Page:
According to a new poll from Rasmussen Reports, Americans are using social networking sites broadly - but are concerned about the security of the personal information they share on these sites.
Rasmussen Reports released the results from a new poll on Saturday, looking at the comfort or discomfort that American internet users have with personal information that resides on social networking sites like Facebook, LinkedIn, and Myspace. In the wake of the Wikileaks scandal and the challenges posed by cyber hackers, most Americans surveyed expressed concern about the security of personal information posted to social networking properties.
According to Rasmussen, 50 percent of Americans now use social networking sites - up from 29 percent in January 2009.
"Eighty-six percent (86%) of those who belong to social networking sites say they use them primarily for personal reasons," Rasmussen Reports stated on their web site. "Just 12% rely on them chiefly for business."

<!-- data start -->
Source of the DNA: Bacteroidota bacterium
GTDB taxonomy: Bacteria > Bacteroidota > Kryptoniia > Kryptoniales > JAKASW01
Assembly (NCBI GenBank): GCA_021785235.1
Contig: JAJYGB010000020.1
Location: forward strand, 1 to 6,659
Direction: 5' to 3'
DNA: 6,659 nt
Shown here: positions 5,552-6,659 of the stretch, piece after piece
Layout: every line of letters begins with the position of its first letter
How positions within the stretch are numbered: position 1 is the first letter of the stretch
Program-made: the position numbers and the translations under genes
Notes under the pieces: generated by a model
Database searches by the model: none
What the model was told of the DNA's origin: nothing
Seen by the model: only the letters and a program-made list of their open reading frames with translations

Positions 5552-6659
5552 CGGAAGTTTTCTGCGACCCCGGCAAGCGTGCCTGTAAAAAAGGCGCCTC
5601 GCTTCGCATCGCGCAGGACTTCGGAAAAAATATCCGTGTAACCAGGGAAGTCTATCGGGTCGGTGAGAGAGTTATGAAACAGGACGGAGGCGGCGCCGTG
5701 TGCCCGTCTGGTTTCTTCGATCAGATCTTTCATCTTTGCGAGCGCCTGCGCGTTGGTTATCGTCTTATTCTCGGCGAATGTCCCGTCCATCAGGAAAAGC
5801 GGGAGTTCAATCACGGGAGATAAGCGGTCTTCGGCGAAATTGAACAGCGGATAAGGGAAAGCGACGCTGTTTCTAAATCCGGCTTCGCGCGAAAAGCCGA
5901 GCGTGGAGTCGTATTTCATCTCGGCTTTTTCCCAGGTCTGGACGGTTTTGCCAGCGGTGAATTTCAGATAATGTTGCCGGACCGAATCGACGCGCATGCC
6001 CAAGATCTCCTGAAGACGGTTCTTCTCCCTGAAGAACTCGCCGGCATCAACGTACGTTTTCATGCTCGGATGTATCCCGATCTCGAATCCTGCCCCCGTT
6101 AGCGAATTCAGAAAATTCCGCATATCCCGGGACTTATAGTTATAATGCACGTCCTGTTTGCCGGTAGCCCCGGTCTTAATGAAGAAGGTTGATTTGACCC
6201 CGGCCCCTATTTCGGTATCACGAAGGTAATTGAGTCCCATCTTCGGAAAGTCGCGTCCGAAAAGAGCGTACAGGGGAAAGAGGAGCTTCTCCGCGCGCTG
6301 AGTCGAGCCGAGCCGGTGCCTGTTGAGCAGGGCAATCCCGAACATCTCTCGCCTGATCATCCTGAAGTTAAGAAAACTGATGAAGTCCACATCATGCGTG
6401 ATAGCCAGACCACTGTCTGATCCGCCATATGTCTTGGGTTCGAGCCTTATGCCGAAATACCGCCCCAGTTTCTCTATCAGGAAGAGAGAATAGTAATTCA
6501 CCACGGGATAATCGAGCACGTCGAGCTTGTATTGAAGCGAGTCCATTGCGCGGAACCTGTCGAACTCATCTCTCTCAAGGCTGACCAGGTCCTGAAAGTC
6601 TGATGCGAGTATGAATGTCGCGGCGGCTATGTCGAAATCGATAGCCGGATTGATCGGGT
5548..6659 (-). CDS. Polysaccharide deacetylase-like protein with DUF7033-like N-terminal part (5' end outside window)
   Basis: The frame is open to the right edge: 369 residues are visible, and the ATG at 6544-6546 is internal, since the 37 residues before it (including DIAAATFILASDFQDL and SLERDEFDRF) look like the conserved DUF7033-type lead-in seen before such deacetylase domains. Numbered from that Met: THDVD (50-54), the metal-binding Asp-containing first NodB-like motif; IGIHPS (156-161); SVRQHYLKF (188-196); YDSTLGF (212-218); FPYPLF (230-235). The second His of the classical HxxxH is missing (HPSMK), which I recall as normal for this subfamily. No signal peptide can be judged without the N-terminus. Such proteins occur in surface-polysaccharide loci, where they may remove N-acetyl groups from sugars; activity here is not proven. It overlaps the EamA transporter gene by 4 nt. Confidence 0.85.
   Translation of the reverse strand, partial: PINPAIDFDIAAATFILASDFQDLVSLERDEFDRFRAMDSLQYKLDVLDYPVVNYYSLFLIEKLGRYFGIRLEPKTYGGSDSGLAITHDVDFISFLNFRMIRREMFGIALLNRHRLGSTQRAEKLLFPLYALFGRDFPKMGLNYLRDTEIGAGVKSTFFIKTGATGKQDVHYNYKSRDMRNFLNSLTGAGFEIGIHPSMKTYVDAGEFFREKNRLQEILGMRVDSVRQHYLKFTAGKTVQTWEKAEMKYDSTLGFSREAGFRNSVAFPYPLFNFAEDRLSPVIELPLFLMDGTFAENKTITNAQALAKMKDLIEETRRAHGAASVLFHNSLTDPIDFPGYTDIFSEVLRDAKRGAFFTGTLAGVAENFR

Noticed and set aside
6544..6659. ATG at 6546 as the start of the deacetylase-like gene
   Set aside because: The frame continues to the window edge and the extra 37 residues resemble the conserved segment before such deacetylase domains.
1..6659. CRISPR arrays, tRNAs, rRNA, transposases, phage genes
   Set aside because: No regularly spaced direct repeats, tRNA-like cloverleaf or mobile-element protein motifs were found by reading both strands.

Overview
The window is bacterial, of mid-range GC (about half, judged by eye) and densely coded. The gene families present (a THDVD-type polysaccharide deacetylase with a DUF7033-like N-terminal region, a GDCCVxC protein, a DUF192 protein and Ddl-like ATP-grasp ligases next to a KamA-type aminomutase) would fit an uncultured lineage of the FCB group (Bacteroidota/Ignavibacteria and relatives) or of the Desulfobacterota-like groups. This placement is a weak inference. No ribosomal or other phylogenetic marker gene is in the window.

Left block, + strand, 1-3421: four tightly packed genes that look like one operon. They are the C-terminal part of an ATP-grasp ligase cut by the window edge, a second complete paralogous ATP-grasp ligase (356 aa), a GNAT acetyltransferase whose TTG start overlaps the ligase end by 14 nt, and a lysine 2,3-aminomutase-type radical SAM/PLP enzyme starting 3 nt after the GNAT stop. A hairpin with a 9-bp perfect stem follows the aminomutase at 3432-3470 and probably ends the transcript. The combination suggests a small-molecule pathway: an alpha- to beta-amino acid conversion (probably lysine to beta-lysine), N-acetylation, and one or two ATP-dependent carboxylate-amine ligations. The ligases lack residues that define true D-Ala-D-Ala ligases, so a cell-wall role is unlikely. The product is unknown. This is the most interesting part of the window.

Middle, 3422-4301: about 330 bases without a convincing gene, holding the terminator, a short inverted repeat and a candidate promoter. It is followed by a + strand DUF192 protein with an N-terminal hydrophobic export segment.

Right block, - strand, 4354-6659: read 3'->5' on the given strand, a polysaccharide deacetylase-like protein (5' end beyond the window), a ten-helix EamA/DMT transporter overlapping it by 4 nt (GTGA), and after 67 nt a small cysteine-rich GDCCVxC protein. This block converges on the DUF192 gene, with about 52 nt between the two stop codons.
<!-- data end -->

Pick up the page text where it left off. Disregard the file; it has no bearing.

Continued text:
However, 82 percent of Americans are at least "somewhat concerned" about the security status of the personal information they have populated on social networking sites.
The issue with technology in general is that it evolves at a pace that is faster than the privacy questions that arise later. Congressional lawmakers are beginning to grapple with the issues presented on internet privacy, looking at the tracking devices regularly employed by web advertising firms and at the entry points where privacy concerns can regularly be protected.
“The laws haven’t really kept pace with the unbelievable developments,” Jessica Rich, deputy director of the trade commission’s bureau on consumer protection, told the New York Times.
The Rasmussen Reports poll found that women were more concerned than men on the issue - and that older adults worried more than younger users.